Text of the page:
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CONTAINERS TYPES AND SPECIFICATIONS

STANDARD CONTAINERS

Standard containers are also known as general purpose containers. They are closed containers, i.e. they are closed on all sides. These can fit most of your common needs. Standard containers are designed and constructed for transportation of general cargo on sea, rail and land. They are able to withstand extreme temperatures ranging from 40°C (-40°F) to 70°C (158°F) without affecting their strength and water-tightness. Standard containers are used for all types general cargo (dry cargo). High-cube containers are used for all types general cargo (dry cargo). However, they are particularly suitable for transporting light, voluminous cargoes and over height cargoes up to a maximum of 2.70 m tall. Standard containers are mainly used as 20' and 40' containers. Containers with smaller dimensions are very seldom used. Indeed, the trend is towards even longer dimensions, e.g. 45'.




PALLET WIDE CONTAINERS

Europe has its own domestic pallet wide containers that are slightly different dimensionally than the standard ISO boxes. Typically they are wider (usually 2.5 meters) to accommodate European pallets (in the case of dry vans). Pallet wide containers' characteristics are equal to standard containers' ones, except dimensions. Although pallet wide containers are typically not used in worldwide service.




OPEN TOP CONTAINERS

Open top container has the following typical distinguishing structural features: the roof consists of removable bows and a removable tarpaulin. The door header may be swiveled out. These two structural features greatly simplify the process of packing and unpacking the container. In particular, it is very easy to pack and unpack the container from above or through the doors by crane or crab when the roof is open and the door header is swiveled out. It should be noted, however, that the purpose of the roof bows of an open-top container is not solely to support the tarpaulin but also to contribute to container stability. Usual open-top container dimensions are 20' and 40'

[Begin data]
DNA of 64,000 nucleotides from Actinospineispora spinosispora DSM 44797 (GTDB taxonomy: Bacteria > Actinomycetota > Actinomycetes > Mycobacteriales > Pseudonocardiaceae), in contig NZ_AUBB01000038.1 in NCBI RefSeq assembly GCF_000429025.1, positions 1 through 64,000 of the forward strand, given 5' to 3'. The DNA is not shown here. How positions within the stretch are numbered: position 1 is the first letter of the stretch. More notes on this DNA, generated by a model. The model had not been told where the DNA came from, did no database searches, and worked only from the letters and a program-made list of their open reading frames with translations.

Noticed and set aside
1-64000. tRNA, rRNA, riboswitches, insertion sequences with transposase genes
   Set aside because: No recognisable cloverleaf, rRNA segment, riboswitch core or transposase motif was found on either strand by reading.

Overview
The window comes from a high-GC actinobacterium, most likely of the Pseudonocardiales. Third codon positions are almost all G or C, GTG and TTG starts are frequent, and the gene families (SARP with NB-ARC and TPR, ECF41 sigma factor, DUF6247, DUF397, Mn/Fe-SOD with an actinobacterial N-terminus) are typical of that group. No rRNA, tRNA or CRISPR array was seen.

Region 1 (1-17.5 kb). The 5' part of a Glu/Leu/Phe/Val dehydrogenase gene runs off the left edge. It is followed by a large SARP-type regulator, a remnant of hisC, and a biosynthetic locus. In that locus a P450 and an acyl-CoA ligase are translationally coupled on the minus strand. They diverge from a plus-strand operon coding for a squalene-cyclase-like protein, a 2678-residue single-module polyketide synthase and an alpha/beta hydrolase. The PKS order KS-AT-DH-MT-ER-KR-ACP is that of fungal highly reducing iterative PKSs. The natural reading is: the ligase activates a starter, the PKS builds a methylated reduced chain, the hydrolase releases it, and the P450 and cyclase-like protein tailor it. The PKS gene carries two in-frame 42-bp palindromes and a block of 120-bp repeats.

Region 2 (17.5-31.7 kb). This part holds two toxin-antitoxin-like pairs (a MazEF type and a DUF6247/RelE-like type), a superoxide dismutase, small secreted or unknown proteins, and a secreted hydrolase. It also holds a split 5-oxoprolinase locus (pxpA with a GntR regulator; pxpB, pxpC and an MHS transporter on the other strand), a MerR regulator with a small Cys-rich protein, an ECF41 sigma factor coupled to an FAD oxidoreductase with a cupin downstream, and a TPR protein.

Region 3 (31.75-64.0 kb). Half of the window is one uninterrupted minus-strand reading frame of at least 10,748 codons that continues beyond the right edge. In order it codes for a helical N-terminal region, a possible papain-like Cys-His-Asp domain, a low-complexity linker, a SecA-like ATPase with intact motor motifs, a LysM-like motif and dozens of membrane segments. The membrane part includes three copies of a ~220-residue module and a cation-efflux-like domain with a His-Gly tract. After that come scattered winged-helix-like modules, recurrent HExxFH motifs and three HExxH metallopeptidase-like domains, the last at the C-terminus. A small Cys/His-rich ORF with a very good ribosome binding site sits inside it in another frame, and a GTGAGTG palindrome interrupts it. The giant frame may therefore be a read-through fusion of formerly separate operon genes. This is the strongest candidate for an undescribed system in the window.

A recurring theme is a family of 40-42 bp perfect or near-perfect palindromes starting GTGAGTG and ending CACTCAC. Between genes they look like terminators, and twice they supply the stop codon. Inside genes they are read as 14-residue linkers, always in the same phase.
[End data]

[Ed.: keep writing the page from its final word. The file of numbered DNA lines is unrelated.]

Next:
Open-top containers are used for all types of general cargo (dry cargo). Their principal uses are as follows:

-Packing and unpacking from above or through the doors by crane or crab

- Tall cargo



FLAT RACK CONTAINERS

Flatracks consist of a floor structure with a high loading capacity composed of a steel frame and a softwood floor and two end walls, which may either be fixed or collapsible. The end walls are stable enough to allow cargo securing means to be attached and several flatracks to be stacked on top of one another. Flatracks are available in 20' and 40' sizes. Flatracks are mainly used to transport heavy-lifts and over height or over width cargoes.



PLATFORMS (PLATS)